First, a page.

The first sign that Moravian wine was getting a real reputation outside its homeland might have been the Instagram post from New York Times wine critic Eric Asimov, who hailed a bottle from the cult Moravian winemaker Richard Stávek as “delicious,” praising its freshness and herbal notes three years ago.

Then there was the surprise win for a Moravian red as best Merlot and multiple double gold medals for other Moravian bottles at the Finger Lakes International Wine Competition the next year. That was followed by a virtual masterclass with winemakers from Moravia during VinExpo New York in 2021. To cap things off this summer, wine writer Alice Feiring announced a special event to celebrate the launch of her new memoir, “To Fall in Love, Drink This,” accompanied by “a good glass of wine from Moravia!”

Here in Central Europe, Moravia generally isn’t followed by an exclamation point. The eastern half of the Czech Republic, neighboring Austria, Slovakia, and Poland, Moravia is known as a region where, yes, some decent wine, most often white, is traditionally made. However, Moravian wine has never had much international cachet, especially compared to hotspots like the Mosel Valley, Bordeaux, or Napa. Seeing some of the world’s most prominent wine writers hyping wine “straight outta Moravia” can come as a shock, especially when you remember Moravian wine as generally just OK, sometimes pretty good, and sometimes not good at all. More remarkably, this all happened in less than 10 years. So how did Moravian wine get a buzz?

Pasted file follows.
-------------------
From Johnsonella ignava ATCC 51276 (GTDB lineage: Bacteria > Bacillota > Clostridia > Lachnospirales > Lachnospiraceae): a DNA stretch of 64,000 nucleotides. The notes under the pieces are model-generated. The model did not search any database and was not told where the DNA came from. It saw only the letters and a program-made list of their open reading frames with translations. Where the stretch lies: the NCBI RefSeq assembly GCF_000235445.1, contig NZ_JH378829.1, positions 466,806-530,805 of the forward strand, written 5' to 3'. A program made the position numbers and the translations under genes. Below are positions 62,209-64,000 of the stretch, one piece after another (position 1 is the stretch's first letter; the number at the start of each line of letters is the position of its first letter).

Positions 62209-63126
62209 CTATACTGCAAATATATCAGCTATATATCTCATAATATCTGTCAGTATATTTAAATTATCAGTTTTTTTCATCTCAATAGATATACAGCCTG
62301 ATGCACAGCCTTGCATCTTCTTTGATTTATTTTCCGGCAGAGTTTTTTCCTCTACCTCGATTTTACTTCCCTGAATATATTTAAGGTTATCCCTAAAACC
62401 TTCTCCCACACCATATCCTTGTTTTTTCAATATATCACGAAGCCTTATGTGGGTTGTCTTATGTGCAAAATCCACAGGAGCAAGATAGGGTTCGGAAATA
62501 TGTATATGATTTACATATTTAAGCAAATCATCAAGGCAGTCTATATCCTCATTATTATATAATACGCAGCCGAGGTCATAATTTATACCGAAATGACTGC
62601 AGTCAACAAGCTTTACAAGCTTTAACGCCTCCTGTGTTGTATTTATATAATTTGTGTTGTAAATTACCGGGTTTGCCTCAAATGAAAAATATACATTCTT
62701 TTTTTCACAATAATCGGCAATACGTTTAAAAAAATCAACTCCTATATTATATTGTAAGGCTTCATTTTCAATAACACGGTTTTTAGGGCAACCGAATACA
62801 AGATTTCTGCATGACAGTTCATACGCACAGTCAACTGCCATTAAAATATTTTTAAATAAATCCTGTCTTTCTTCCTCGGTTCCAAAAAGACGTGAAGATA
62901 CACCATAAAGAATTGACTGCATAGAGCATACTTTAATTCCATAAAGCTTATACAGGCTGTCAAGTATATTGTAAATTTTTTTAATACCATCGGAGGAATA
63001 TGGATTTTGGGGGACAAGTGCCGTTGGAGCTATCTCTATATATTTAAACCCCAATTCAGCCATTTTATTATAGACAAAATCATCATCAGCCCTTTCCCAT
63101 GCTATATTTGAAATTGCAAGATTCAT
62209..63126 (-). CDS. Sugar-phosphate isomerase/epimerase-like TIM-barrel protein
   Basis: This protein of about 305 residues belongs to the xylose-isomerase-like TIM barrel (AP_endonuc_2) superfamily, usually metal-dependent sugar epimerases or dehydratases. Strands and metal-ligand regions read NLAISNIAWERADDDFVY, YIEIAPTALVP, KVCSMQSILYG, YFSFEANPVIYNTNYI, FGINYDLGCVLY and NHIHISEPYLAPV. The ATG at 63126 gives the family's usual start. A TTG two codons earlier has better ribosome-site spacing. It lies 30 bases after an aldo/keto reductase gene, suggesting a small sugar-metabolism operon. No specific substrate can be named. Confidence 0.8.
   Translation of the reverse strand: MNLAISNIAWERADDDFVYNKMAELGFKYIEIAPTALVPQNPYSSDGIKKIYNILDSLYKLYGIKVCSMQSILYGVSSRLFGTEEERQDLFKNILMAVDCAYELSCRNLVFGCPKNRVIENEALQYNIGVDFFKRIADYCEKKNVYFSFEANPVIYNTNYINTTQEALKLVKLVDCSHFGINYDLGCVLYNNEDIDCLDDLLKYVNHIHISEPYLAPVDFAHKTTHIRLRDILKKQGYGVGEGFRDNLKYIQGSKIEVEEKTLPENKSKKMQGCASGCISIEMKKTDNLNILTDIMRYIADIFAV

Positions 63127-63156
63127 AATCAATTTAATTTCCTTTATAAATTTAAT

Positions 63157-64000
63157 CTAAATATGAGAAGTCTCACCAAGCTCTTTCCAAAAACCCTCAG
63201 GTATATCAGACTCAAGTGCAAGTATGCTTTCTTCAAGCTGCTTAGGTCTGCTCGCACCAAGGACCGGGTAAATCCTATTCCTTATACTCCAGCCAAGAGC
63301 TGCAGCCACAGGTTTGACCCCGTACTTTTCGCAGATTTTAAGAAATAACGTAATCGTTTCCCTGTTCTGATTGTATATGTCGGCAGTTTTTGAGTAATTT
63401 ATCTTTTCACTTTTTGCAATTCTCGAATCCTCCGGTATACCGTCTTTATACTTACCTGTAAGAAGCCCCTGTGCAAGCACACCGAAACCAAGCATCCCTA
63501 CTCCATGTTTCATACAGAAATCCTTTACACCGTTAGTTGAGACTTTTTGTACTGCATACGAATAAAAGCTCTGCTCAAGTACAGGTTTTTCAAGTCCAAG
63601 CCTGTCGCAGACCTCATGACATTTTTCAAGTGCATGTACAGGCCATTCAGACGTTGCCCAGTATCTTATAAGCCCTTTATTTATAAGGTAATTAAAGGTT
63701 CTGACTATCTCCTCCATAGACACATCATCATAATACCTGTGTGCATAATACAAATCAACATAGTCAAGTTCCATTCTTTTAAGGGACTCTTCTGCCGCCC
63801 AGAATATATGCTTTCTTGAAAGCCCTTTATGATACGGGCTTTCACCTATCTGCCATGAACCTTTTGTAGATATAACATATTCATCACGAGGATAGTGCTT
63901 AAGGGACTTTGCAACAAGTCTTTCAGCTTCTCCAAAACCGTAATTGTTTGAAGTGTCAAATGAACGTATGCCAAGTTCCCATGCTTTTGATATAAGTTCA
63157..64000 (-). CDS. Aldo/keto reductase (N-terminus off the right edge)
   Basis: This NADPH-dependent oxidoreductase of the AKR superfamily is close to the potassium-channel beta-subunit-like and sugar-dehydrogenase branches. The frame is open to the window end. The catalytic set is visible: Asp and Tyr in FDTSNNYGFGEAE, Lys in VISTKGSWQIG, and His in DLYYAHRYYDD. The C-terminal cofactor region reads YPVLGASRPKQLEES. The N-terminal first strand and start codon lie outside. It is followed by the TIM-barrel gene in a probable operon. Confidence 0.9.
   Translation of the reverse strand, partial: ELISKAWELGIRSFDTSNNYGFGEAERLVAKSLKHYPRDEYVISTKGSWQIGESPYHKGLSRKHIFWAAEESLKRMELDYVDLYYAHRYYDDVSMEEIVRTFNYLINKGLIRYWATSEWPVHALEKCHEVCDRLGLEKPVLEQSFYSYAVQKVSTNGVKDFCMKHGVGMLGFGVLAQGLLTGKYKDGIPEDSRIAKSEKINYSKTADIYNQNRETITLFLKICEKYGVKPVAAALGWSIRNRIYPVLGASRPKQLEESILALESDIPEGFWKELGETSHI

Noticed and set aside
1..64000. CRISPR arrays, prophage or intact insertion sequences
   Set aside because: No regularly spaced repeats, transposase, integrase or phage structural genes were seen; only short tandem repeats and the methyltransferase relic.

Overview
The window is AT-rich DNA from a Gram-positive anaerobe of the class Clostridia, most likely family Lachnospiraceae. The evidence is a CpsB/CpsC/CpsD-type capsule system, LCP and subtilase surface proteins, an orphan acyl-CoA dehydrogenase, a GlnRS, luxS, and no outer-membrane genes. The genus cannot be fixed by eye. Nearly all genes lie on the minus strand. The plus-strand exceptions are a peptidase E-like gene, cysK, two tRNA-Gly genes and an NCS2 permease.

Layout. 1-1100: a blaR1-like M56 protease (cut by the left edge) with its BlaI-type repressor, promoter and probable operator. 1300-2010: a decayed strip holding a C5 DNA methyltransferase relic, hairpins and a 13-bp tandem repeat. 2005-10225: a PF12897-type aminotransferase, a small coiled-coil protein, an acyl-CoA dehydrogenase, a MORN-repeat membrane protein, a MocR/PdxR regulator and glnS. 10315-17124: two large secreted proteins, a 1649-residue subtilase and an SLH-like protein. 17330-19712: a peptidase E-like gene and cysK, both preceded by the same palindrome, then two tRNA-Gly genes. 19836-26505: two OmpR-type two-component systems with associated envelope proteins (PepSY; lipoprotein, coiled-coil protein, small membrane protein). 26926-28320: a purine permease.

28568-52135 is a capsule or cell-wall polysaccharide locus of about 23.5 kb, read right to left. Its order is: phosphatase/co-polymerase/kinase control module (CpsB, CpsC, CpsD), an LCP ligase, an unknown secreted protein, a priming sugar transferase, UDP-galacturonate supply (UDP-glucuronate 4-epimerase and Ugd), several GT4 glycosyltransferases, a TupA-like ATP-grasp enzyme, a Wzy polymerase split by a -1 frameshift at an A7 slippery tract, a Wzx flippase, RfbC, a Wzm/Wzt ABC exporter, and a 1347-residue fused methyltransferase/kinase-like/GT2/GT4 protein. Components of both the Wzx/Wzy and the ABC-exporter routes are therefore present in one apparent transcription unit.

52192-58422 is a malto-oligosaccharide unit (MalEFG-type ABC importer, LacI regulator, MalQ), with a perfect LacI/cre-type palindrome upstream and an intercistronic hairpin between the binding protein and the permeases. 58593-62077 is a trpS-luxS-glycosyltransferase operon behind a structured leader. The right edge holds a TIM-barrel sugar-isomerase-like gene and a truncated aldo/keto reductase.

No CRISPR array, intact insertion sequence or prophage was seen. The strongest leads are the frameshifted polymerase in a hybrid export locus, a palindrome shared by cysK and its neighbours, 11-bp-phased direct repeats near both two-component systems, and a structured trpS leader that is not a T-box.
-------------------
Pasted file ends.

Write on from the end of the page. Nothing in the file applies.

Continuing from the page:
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In a word: naturally.

The Other Other

Phil Sareil had plenty of experience with natural wine thanks to his time as a New York area sales manager for wine importer Kermit Lynch. During an extended stay in Prague with his family in 2012, he made a point of seeking out natural wines from his wife’s Czech homeland. When they returned to New York six months later, the memory of those bottles stayed with him.

“I was looking for a wine job, and I was sort of pitching these Moravian wines to everybody who was thinking of hiring me,” he says with a laugh. “Nobody seemed very interested in them. And I was like, ‘No, no, no, I know — I’m telling you, these are good wines.’”

He ended up taking a job with Jenny & François, a leading importer and distributor of natural wine. Less than a year later, the company brought in its first wines from Moravia.